A lot of folks waste a lot of deer meat in the butchering process. For instance, oftentimes the neck meat goes straight in the garbage. But, if you hold on to that meat, it makes for a few excellent venison burgers. The same goes for jerky and there are plenty of deer jerky recipes out there.
You don’t have to turn some of the prime cuts into deer jerky, however, you should set aside the parts that normally go in the trash just for this purpose. It’s pretty expensive to talk a butcher into turning some of those leftover cuts into some prime venison jerky.
But, you don’t have to. So long as you have the equipment, you can make deer jerky all by yourself. All you need to do is let the butcher know what to leave off to the side. Make sure to exclude all the fat and tendons, as that won’t turn into much you can use.
How to Make Deer Jerky
First, you need the best selections of meat. Avoid any excess fat as it tends to turn the jerky into a rubbery mouthful with a texture that’s not too appealing to most people. As long as it’s meat, you can’t make a poor choice, so long as you keep the cuts thin.
Now all you need is a recipe. Most recipes are going to include seasonings that do some of the dehydrating work on their own, such as salt, garlic powder, or onion powder. Sometimes, a recipe will call for all three.
Next, you need a method of dehydration. Fortunately, you don’t have to make jerky in a dehydrator if you don’t currently own one. You can make it just fine in an oven. If you’re looking for a good dehydrator that won’t break the bank, the Magic Mill Food Dehydrator is a pretty good choice, especially for deer meat.
When you dehydrate meats in an oven, and you’ve never done it before, you don’t need to use high heat. In fact, stick with 150°F as your preheat setting.
How Long Does it Take to Dehydrate Deer Jerky
In an oven, heated to 150°F, it will take about nine hours to fully dehydrate the meat. It can take up to ten hours but no less than eight. Sure, there are plenty of deer jerky makers out there who will tell you they do it in a couple of hours.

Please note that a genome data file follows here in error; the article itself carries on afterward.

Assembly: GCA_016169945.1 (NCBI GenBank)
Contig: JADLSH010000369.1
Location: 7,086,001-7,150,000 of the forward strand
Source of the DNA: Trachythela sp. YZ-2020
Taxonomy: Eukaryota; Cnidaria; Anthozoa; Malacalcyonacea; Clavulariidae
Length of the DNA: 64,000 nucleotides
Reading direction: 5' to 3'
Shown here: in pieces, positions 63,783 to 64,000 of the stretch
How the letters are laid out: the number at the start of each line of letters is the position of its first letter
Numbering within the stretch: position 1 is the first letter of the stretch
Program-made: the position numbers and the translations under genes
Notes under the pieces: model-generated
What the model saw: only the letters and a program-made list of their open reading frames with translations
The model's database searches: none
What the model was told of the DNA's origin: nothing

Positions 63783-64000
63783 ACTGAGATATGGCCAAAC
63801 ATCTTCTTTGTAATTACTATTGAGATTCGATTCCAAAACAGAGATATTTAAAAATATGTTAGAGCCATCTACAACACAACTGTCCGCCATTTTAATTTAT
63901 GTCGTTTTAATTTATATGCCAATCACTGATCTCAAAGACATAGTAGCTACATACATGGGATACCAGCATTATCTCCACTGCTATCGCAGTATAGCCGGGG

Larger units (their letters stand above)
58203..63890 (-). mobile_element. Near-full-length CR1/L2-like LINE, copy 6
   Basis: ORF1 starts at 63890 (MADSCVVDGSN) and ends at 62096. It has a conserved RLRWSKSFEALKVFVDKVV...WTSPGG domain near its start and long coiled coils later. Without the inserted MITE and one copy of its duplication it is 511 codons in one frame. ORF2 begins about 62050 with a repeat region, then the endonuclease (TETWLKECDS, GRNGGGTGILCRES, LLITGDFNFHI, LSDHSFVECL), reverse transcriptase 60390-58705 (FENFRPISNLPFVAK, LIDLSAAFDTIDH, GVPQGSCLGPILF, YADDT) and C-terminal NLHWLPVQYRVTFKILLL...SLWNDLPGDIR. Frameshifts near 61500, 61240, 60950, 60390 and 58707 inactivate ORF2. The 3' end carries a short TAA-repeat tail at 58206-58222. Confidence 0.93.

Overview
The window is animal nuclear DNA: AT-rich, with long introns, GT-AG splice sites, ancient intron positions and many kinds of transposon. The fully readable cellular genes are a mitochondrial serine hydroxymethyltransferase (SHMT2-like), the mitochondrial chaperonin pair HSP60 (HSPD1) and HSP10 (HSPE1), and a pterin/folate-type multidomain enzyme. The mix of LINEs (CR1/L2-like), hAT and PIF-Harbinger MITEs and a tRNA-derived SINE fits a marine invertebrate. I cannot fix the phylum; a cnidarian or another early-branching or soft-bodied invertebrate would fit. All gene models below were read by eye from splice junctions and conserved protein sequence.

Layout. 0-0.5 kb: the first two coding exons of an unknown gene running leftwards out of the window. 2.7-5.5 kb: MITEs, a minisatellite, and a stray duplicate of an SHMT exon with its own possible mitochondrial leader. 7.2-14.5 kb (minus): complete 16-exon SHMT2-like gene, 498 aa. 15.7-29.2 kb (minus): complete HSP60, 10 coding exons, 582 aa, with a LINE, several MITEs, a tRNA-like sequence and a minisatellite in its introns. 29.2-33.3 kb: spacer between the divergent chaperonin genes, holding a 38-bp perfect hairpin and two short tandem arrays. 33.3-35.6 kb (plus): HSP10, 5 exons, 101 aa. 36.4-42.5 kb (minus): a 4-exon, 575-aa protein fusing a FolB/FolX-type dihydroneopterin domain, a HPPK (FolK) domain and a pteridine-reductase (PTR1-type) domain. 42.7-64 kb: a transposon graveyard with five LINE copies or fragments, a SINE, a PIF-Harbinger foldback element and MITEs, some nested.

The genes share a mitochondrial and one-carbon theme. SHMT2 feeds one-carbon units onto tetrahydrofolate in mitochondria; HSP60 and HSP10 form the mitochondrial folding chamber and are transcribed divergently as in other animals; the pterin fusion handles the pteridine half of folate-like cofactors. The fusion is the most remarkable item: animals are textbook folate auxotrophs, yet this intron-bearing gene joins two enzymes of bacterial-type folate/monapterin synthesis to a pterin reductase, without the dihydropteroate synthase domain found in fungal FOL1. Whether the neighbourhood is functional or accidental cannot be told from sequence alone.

However, no deer jerky method will recommend you dehydrate your soon-to-be venison jerky for only two hours.
- Oven Jerky: eight to ten hours of cook time at 150°F
- Smoker: four to six hours of cook time at 165°F to 200°F
- Open Flame: three to four hours over an open flame
- Dehydrator: eight to ten hours at 155°F
Regardless of what method you use, it’s going to take a little while for the meat to become fully dehydrated. You do have to be very careful when using the open flame method because it’s easy to singe the meat if you’re not watching and maintaining the flame.
Smoking can be difficult as well, especially if you aren’t using an electric smoker. You have to stay on top of the temperature and keep it perfect.
How to Deer Jerky in the Oven
Making jerky in the oven is probably one of the easiest methods to dehydrate it and convert it into jerky. Set the oven to 150°F, and don’t put the meat in until the oven has reached that temperature.
Make sure the meat is placed on a cookie sheet with a liner of aluminum foil. Set up the strips so that none of them touch or overlap. You can use more than one sheet. In fact, due to the large size of an oven, it’s better to use multiple sheets and get as much meat in there as possible.
Start early in the morning so you have enough time to cook it, and occasionally, crack the oven door open for a few minutes to let out any excess moisture.
Best Deer Jerky Marinade to use
Remember to cut your meat up into the strips you want to use before you place them in the marinade. You don’t want to marinate the meat and cut it up later.
- 1 tbsp of honey
- ½ tsp of sea salt
- ¼ tsp of onion powder
- ¼ tsp of garlic powder
- ¼ tsp of black pepper
- ¼ tsp of red pepper
- 4 tbsp of coconut aminos
- 4 tbsp of Worcestershire sauce
Mix all of the above and place your venison strips in it. Cover it and let it sit in the refrigerator for at least 24 hours.
The result is some delicious deer jerky. It’s important to use the right times. For instance, you don’t want to pull the strips from the marinade before 24 hours is up. You also need to stick with it whether it’s in the oven or a smoker.
It’s difficult to “overcook” venison when you’re turning it into jerky. So if you need to keep it in the oven, smoker, dehydrator, or over an open flame longer, feel free to do so. Getting it to the right texture is important, and it makes for some seriously delicious jerky. Your patience will be rewarded.